Australian attorney general denies decades-old rape allegation

Australian attorney general denies decades-old rape allegation
© Getty Images

Australia’s top law enforcement officer on Wednesday denied allegations that he raped a girl when he was a teenager.

Attorney General Christian Porter said in a news conference in Perth that an anonymous letter accusing a member of Parliament of raping a 16-year-old girl in 1988 is in reference to him, but denied the claim.

“The things that are claimed to have happened did not happen,” Porter said, according to The New York Times.


The author of the letter took her own life in 2020. Porter said he had waited until a police investigation concluded to address the claims. Police closed the probe Tuesday and cited lack of evidence, according to the Times.

Porter said he would not resign because doing so would create a precedent under which “any person in Australia can lose their job and their life’s work based on nothing more than an allegation.”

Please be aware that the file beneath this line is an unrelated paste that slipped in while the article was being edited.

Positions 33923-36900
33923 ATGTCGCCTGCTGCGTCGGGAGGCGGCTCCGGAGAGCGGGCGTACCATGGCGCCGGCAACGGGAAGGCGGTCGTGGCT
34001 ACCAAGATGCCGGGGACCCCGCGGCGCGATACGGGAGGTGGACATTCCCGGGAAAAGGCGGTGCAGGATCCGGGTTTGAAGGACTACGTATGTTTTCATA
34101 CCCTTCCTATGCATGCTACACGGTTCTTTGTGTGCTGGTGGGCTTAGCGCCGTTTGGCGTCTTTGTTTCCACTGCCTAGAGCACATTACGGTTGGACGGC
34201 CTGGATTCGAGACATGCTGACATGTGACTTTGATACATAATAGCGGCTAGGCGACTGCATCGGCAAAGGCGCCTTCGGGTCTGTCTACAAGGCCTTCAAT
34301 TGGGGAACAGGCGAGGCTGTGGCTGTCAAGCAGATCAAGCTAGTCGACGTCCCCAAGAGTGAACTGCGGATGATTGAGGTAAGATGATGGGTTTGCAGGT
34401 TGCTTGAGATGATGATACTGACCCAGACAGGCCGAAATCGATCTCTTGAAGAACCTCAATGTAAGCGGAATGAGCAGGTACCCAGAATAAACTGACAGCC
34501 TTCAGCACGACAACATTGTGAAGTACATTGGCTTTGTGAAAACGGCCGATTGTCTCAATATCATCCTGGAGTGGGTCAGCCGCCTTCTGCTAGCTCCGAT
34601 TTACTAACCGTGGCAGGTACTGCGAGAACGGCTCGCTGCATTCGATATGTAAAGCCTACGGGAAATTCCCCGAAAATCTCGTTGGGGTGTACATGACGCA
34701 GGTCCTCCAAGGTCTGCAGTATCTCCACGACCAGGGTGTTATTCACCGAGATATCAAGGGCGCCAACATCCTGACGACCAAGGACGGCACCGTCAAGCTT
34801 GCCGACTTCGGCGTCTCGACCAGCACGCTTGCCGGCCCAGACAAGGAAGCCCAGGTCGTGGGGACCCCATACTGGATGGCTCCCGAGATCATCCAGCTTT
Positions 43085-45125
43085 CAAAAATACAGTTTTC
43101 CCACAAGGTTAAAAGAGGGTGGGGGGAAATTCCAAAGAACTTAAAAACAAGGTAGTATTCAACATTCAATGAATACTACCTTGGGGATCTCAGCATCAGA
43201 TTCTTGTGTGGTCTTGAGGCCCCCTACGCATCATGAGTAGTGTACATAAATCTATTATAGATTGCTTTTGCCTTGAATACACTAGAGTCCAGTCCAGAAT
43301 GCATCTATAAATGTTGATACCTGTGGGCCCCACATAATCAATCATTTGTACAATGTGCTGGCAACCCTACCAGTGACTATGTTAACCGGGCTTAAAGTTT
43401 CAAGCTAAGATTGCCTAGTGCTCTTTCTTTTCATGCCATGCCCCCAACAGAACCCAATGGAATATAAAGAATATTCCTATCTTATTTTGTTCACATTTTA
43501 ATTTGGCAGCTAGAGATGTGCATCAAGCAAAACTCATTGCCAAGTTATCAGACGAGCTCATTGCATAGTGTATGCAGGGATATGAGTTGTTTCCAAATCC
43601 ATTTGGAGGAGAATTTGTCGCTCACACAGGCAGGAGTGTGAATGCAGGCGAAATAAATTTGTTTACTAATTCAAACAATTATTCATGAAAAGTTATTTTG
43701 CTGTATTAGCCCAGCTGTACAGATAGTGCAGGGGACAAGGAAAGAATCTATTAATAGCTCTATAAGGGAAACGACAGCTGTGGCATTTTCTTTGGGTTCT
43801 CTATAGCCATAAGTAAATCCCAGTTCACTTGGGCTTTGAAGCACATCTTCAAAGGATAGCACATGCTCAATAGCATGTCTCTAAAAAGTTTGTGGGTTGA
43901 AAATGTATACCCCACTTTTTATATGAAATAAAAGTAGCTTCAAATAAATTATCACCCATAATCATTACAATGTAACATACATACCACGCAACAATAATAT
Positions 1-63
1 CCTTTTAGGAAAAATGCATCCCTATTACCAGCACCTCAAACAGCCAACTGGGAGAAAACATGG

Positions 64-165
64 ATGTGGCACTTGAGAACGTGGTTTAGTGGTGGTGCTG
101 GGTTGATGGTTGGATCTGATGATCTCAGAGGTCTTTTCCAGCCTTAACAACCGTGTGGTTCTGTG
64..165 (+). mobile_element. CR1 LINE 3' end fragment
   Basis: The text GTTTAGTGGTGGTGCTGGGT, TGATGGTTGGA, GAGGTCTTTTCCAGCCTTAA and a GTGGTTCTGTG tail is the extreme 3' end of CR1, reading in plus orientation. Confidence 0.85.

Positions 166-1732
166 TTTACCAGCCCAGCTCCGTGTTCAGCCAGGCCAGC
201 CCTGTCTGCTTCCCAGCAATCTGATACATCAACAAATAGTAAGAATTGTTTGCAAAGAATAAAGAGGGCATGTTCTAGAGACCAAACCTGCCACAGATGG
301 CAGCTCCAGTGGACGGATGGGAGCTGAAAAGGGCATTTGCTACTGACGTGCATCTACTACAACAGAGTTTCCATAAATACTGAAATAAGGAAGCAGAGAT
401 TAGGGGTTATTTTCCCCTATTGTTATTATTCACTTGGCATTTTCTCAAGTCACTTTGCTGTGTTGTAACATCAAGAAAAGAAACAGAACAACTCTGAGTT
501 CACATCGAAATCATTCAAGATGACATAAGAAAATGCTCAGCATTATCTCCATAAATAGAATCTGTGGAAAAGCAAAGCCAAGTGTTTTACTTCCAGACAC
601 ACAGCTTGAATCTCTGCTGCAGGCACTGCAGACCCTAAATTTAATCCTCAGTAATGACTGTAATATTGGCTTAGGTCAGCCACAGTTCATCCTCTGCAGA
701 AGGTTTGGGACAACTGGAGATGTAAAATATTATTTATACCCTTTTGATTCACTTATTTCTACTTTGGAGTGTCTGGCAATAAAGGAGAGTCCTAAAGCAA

Some female lawmakers and women’s rights advocates said that Canberra, the nation’s capital, has long fostered a “boy’s club” environment that is hostile to women and does not properly address men’s misconduct.

“Parliament has become more and more disconnected from the mores of a modern workplace,” Susan Harris-Rimmer, a law professor at Griffith University, told the Times. “It’s still a gentleman’s club kind of mentality.”

Porter’s press conference came two weeks after a former government aide, Brittany Higgins, filed a police report claiming a colleague raped her in the halls of Parliament two years ago. Higgins said that she pursued charges in the immediate aftermath of the alleged incident but said she felt pressured to drop them by the ruling Liberal Party.

Prime Minister Scott Morrison, meanwhile, sparked backlash after he said he did not fully understand the seriousness of Higgins’ claims until his wife asked him to picture the same thing happening to one of their daughters.

“I’ve seen nothing from anyone in the government to suggest that they’ve taken it seriously enough to see some substantive change,” Rachel Burgin, a criminology lecturer at Swinburne Law School, told the newspaper.